Link between Takugin collapse, increased failures denied.
An increase in business failures in Japan's northernmost main island of Hokkaido in the late 1990s was not attributable to a chain reaction of bankruptcies triggered by the 1997 collapse of Hokkaido Takushoku Bank (Takugin), Cabinet Office officials said Wednesday.
The office's survey of business failures for the three years after Takugin's November 1997 collapse found that 0.68% of 1,451 companies with annual sales of more than 100 million yen, which were given the highest credit ratings by private rating agencies and used Takugin as their main bank, went bust during the period, the officials said.
The ratio for 1,152 such companies that did not hold accounts at Takugin was almost the same, at 0.86%.
Of companies assigned the second-highest rankings, the bankruptcy ratio came to 2.88% and 3.07% for the two groups, respectively.
The office also traced 362 unlisted companies' loans and found no major changes in their outstanding debts regardless of whether Takugin was their main bank or not.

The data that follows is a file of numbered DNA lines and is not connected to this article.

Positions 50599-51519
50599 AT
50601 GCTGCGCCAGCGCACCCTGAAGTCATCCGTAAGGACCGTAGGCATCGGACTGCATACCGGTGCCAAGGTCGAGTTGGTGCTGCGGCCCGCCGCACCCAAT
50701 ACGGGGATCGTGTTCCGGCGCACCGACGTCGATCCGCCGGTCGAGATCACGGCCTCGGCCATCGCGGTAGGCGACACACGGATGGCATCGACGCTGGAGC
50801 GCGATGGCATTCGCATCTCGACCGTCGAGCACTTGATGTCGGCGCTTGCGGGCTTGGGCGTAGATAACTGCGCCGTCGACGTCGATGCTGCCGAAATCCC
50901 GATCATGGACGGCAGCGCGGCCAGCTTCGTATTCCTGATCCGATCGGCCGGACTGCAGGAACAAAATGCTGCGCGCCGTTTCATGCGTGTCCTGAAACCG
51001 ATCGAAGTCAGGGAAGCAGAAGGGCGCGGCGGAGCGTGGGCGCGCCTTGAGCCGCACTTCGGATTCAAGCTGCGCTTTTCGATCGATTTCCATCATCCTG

In addition, interest payments on debts of 138 unlisted companies that used Takugin as their main bank showed no noticeable increases or decreases in the three years before and after the bank's collapse.
Those findings contradict a commonly held belief that Takugin's collapse triggered a chain reaction of bankruptcies in Hokkaido, according to the officials.
Support by public credit guarantee associations, North Pacific Bank, which has taken over Takugin's operations, and loans provided by governmental lending agencies served as a safety net following the major commercial bank's collapse, the officials added.
The number of bankruptcies in Hokkaido topped 1,000 in 1998 for the first time in 11 years, leading to widespread views the increase was attributable to Takugin's failure. But the number across Japan surged to some 19,000, the second largest on record at that time, as a result of credit crunch and stagnant economic activity.
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|Publication:||Japan Weekly Monitor|
|Date:||Feb 11, 2002|
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